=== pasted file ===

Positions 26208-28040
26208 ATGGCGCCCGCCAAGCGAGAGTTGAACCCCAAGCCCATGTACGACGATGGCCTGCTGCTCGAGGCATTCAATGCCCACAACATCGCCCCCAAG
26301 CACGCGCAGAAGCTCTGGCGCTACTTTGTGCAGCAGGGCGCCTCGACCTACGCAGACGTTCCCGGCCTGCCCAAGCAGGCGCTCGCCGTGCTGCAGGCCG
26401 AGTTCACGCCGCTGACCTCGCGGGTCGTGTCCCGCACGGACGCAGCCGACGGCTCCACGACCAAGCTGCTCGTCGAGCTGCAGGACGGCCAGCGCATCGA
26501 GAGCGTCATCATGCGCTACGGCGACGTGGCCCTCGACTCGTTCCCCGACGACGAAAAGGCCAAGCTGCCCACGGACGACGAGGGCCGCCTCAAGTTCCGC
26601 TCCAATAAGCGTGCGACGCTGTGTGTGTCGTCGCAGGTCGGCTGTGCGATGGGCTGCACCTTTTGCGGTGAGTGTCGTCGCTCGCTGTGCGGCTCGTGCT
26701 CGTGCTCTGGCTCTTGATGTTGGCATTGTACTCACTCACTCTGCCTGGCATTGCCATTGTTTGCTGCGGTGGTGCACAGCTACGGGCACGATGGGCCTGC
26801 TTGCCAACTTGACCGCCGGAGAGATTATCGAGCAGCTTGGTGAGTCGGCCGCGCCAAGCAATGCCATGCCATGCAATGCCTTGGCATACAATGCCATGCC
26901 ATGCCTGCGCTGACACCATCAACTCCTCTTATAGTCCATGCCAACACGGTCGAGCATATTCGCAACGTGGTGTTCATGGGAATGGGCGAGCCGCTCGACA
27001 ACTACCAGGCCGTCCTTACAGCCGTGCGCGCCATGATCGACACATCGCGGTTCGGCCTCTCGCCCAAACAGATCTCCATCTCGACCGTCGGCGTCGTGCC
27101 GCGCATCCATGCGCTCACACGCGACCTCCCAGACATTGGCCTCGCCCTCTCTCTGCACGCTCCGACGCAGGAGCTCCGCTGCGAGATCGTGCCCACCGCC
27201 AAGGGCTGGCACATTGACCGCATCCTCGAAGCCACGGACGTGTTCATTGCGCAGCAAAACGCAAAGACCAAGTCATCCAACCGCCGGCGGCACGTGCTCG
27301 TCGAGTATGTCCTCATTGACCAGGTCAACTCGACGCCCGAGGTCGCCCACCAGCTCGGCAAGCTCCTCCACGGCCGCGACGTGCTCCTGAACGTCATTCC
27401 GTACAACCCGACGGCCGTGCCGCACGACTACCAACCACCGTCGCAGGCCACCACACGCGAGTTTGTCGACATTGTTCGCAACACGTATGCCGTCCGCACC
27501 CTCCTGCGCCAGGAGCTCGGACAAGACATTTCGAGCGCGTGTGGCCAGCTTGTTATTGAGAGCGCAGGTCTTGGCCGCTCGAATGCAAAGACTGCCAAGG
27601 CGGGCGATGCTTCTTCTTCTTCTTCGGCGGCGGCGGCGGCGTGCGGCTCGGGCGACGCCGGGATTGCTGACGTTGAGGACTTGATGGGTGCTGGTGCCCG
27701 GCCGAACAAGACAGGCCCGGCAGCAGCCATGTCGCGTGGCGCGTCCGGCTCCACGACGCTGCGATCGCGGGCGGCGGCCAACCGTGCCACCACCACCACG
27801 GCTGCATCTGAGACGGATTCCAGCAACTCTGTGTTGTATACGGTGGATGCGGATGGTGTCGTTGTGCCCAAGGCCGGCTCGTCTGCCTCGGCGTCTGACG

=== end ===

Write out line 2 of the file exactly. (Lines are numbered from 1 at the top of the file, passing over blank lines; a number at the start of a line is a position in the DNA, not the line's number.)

26208 ATGGCGCCCGCCAAGCGAGAGTTGAACCCCAAGCCCATGTACGACGATGGCCTGCTGCTCGAGGCATTCAATGCCCACAACATCGCCCCCAAG